R U voting? A short, direct text message can help bring young voters to the polls, according to a recent study by Princeton politics Ph.D. candidate Aaron Strauss and Allison Dale, a Ph.D. student at the University of Michigan. During the 2006 midterm election, Strauss and Dale monitored the effects that reminders sent via text messaging had on more than 8,000 young voters who provided cell phone numbers during registration drives. More than 56 percent of those who received messages on their cell phones turned out at the polls, compared with about 53 percent in the control group. While that may seem like a modest difference, the authors note that another factor could draw campaigns to the technology: A rough calculation of the cost of each vote generated suggests that sending text messages is far cheaper than running a traditional phone bank.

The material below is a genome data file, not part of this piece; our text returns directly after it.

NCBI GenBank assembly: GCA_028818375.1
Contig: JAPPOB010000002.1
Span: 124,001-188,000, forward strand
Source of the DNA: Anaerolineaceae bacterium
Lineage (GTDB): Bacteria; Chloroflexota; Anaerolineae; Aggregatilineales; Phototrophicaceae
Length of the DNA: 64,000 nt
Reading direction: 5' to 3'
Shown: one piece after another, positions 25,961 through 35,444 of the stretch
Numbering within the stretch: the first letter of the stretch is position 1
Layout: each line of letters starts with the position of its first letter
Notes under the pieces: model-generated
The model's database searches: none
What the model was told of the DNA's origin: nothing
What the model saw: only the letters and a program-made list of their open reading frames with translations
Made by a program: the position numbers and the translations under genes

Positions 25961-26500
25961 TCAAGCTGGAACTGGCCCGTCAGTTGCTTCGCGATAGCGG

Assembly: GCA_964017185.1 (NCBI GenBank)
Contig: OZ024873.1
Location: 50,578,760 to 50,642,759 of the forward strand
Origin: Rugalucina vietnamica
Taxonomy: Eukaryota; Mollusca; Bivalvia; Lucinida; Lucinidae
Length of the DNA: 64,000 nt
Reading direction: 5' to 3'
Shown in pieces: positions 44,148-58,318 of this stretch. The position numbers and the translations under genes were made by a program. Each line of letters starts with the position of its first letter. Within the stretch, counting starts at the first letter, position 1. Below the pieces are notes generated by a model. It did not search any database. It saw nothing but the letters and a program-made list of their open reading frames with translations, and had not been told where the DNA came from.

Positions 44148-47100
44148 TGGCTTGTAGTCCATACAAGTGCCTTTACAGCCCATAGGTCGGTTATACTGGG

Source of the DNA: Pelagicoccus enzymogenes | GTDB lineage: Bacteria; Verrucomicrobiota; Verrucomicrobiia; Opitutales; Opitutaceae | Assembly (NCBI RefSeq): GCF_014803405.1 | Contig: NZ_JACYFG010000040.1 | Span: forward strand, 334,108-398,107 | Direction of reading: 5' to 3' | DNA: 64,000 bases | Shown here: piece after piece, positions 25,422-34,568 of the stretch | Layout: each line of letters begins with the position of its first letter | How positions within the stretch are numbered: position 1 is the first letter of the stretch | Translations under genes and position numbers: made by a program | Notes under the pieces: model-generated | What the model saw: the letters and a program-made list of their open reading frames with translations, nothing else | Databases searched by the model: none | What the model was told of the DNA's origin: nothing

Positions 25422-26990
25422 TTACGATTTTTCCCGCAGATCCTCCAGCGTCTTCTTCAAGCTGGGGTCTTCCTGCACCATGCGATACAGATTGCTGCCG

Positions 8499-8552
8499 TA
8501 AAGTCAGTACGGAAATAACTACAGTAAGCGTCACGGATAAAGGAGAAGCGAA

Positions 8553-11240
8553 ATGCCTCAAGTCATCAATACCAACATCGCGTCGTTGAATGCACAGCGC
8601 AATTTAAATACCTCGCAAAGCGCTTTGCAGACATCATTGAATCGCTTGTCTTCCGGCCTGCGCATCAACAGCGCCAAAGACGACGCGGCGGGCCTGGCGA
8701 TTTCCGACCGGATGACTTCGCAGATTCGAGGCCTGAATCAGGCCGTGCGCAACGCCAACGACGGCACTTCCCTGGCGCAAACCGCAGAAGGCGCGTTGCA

Sun-damental In August, working in an isolated laboratory beneath the mountains of Italy, a Princeton team led by physics professor Frank Calaprice gained a clearer understanding of sunshine by making the first real-time detection of low-energy solar neutrinos, according to the National Science Foundation. Calaprice, his Princeton colleagues, and a group of international collaborators detected the particles, which are produced in the core of the sun, using the Borexino detector, a finely tuned 59-foot-wide spherical device that can detect subatomic particles. The observations “essentially confirm that we understand how the sun shines,” Calaprice said in a University release. “Physicists have had theories regarding the nuclear reactions within the sun for years, but direct observations have remained elusive,” he said. “Now we understand these reactions much better.”